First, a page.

• Changes in Behavior — Outgoing dogs suddenly become sedentary, while shy dogs might become excitable.
  • Aggression — The virus causes dogs to become more aggressive and lose fear, increasing the chance that the dog will bite and the virus will get passed on.
  • Muscle Paralysis — As the nervous system deteriorates, muscle paralysis can set in, which makes it hard for a rabies-infected dog to swallow or breathe.
  • Excessive Drooling — This is sometimes accompanied by foaming at the mouth, which is one of the most well-known signs of rabies.
  • Seizures — They can take place due to infection of the nervous system.

Since treatment is ineffective once the nervous system is damaged enough to create signs, if you think your dog has been exposed to the virus, don’t wait for any signs to appear before consulting your veterinarian.

Boston Terrier dog drooling and dribbling
Image Credit: Sue Thatcher, Shutterstock

How Is Rabies Diagnosed?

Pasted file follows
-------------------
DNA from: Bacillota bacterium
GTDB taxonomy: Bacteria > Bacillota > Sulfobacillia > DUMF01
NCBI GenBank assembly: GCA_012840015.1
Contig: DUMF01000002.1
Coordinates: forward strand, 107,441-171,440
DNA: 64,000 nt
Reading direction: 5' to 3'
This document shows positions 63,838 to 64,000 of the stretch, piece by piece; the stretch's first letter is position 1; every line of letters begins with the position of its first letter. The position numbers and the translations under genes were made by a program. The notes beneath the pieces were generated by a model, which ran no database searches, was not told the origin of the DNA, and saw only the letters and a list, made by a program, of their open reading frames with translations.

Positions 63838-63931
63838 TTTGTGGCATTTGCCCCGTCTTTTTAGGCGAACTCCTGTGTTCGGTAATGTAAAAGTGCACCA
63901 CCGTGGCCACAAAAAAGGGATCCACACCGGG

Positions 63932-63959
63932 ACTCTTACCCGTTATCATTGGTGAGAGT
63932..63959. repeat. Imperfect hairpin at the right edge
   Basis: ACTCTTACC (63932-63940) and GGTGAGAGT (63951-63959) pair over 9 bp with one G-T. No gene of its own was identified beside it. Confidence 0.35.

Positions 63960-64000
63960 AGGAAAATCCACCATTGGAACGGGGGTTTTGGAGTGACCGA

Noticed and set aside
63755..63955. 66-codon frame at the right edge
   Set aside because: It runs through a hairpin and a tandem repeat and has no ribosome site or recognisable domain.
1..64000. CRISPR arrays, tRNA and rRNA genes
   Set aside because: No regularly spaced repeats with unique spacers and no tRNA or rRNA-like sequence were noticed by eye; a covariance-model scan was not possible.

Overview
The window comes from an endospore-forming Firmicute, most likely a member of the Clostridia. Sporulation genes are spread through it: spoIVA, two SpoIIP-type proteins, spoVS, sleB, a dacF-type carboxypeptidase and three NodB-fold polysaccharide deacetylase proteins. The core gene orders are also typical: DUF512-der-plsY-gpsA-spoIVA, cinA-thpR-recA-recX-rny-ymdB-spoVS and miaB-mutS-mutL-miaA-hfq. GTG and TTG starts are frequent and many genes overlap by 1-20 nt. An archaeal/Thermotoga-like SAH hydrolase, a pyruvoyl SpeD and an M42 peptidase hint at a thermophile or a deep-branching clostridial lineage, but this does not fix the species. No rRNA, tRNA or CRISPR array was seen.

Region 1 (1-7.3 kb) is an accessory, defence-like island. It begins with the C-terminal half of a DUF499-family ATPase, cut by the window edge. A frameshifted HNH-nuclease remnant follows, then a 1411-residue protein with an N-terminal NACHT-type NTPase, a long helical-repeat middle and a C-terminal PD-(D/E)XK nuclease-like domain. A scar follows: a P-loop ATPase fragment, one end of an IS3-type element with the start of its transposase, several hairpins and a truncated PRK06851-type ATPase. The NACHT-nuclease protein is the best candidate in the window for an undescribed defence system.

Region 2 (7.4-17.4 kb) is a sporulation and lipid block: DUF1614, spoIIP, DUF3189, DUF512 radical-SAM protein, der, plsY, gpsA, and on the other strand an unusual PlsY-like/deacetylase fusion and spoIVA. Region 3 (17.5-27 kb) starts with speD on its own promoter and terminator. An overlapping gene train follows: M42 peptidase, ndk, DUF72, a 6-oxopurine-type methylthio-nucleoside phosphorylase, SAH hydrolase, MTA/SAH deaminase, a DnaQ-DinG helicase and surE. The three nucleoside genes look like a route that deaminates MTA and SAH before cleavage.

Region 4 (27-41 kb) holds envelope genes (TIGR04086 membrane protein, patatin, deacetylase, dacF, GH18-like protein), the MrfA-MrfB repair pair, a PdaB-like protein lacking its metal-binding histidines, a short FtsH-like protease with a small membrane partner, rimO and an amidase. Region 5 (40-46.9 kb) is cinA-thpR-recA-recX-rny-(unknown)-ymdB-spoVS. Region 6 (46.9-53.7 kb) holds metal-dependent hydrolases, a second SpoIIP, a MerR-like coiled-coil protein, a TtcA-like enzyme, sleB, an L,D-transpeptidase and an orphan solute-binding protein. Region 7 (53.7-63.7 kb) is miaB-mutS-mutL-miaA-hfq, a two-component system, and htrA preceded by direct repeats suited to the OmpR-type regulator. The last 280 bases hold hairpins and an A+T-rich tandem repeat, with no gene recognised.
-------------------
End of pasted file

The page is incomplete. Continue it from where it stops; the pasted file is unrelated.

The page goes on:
Rabies cannot be diagnosed in any reliable fashion without an autopsy of the brain. Therefore, there is no real way to know if a living dog has contracted rabies until they develop signs, at which time, a few assumptions can be made. If death occurs, an autopsy can be done to confirm the diagnosis.

How Is Rabies Treated?

If there is even a remote possibility that a dog (vaccinated or unvaccinated) has been exposed to the rabies virus, a veterinarian can administer a vaccine booster to minimize the risk of disease development. The dog would then need to be placed in strict quarantine to see whether signs develop.

It doesn’t always work, but it gives the dog a better chance of survival. There are currently no known medications that can kill the rabies virus once it has reached the central nervous system, and by that point, it is always fatal. Prevention is the best way to ensure that a dog does not end up succumbing to rabies.